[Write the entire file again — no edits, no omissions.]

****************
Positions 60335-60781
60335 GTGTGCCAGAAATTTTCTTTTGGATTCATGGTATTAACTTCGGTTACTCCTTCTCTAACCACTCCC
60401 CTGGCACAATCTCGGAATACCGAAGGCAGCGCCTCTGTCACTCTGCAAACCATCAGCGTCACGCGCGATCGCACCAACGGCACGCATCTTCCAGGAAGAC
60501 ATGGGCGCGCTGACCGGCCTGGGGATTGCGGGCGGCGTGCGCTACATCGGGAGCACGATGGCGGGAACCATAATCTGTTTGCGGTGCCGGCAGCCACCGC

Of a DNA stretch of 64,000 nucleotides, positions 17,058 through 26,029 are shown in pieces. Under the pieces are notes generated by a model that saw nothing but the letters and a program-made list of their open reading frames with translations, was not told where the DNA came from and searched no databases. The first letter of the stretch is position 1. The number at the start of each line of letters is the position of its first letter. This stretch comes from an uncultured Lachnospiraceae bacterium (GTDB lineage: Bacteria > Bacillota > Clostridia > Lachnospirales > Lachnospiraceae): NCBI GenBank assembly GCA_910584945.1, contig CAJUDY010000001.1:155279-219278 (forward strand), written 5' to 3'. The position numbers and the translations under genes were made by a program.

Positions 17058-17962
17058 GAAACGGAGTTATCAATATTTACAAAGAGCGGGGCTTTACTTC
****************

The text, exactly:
Positions 60335-60781
60335 GTGTGCCAGAAATTTTCTTTTGGATTCATGGTATTAACTTCGGTTACTCCTTCTCTAACCACTCCC
60401 CTGGCACAATCTCGGAATACCGAAGGCAGCGCCTCTGTCACTCTGCAAACCATCAGCGTCACGCGCGATCGCACCAACGGCACGCATCTTCCAGGAAGAC
60501 ATGGGCGCGCTGACCGGCCTGGGGATTGCGGGCGGCGTGCGCTACATCGGGAGCACGATGGCGGGAACCATAATCTGTTTGCGGTGCCGGCAGCCACCGC

Of a DNA stretch of 64,000 nucleotides, positions 17,058 through 26,029 are shown in pieces. Under the pieces are notes generated by a model that saw nothing but the letters and a program-made list of their open reading frames with translations, was not told where the DNA came from and searched no databases. The first letter of the stretch is position 1. The number at the start of each line of letters is the position of its first letter. This stretch comes from an uncultured Lachnospiraceae bacterium (GTDB lineage: Bacteria > Bacillota > Clostridia > Lachnospirales > Lachnospiraceae): NCBI GenBank assembly GCA_910584945.1, contig CAJUDY010000001.1:155279-219278 (forward strand), written 5' to 3'. The position numbers and the translations under genes were made by a program.

Positions 17058-17962
17058 GAAACGGAGTTATCAATATTTACAAAGAGCGGGGCTTTACTTC